The European Union has developed other grants, that are not designed to boost development of a particular region, like the Structural and Cohesion Funds, but to emphasize actions in particular sectors: research & development, education, languages, justice, consumers, etc.

The European Commission has developed website containing fact sheets about each type of grants and the department that manages those grants. Those grant programs each have their own rule regarding eligibility criteria and application processes, which differ according to the department that disburses the money. Go to "Fast jump to Grants and Loans", then to Thematic Index and Acronyms: http://ec.europa.eu/grants/index_en.htm

1.2. OUTSIDE THE EU

1.2.1. THE EUROPE-AID COOPERATION OFFICE

The European Commission has a well-developed website covering all programs of external aid to third countries, with lists of programs and procurement procedures, as well as a list of tenders covering the following grant programs: PHARE, ISPA, SAPARD, TACIS, CARDS (formerly OBNOVA projects), ALA, MEDA, FED, EAfR . Below, you will find details about these programs covered in the site of the Europe-Aid Cooperation Office, which manages most of these programs.

The general website of the Europe-Aid Cooperation Office is: http://ec.europa.eu/europeaid/index_en.htm

The tender search tool, which is extremely easy to use. 

1.2.2. ACCESSION COUNTRIES IN CENTRAL & EASTERN EUROPE

For the period 2007-2013, the European Union has replaced the PHARE, ISPA, SAPARD, Turkey and CARDS pre-accession instruments with the Instrument for Pre-Accession Assistance (IPA). IPA includes programs concerning declared EU candidate countries and potential candidate countries. Currently, the EC has allocated EUR 11.468 billion to candidate and potential candidate countries over the next funding period. The candidate countries that benefit from IPA assistance are: Croatia, Turkey, FYR of Macedonia. The potential candidate countries that benefit from IPA are: Albania, Bosnia & Herzegovina, Montenegro, Serbia, Kosovo.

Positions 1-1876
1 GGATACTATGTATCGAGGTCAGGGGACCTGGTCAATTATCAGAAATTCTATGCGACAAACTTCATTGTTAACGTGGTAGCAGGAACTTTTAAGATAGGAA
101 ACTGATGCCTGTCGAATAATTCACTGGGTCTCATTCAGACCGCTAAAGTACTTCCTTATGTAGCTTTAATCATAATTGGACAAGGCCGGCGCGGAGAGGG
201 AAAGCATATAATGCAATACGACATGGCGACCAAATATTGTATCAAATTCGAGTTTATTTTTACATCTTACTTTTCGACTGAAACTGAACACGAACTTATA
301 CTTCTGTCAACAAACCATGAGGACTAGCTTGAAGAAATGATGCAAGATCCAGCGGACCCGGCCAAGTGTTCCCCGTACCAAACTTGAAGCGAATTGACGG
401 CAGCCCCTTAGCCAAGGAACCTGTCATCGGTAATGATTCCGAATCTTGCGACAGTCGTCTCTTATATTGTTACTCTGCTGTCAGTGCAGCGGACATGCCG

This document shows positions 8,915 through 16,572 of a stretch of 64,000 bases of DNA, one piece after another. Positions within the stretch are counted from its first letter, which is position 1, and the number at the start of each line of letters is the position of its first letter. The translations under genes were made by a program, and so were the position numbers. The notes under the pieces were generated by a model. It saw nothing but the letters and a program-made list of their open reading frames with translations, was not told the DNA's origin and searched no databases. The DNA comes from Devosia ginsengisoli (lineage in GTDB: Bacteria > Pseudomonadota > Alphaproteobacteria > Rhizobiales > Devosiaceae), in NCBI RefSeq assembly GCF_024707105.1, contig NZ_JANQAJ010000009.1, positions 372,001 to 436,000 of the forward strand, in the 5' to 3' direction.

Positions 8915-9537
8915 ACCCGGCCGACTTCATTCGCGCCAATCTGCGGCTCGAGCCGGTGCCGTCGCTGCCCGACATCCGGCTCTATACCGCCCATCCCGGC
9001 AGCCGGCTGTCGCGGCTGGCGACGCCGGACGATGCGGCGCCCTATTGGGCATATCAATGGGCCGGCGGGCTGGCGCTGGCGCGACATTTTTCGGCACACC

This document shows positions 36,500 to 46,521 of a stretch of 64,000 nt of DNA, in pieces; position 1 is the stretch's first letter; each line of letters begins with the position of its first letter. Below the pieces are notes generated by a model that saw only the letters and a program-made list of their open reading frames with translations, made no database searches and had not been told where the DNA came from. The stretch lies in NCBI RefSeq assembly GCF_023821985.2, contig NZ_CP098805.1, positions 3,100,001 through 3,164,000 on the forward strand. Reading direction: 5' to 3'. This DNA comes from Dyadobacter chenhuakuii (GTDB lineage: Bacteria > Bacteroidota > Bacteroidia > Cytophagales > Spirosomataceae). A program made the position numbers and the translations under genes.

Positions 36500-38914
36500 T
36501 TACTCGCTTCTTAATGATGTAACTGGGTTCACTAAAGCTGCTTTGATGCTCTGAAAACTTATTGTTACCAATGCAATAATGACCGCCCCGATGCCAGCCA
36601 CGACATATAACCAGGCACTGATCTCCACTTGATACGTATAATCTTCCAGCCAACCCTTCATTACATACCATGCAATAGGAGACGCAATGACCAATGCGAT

http://ec.europa.eu/enlargement/how-does-it-work/financial-assistance/instrument-pre-accession_en.htm

1.2.3. OTHER THIRD COUNTRIES

The European Union manages a large number of aid programs throughout the world, grouped by regions.

All external assistance aid programs of the EU are managed by the EuropeAid agency. Information on the financial assistance programs can be found on their website while political and economic relationships between the EU and all non-EU countries can be found on the website of the External Relations Directorate-General of the European Commission."

EuropeAid: http://ec.europa.eu/europeaid/index_en.htm

DG Relex: http://eeas.europa.eu/index_en.htm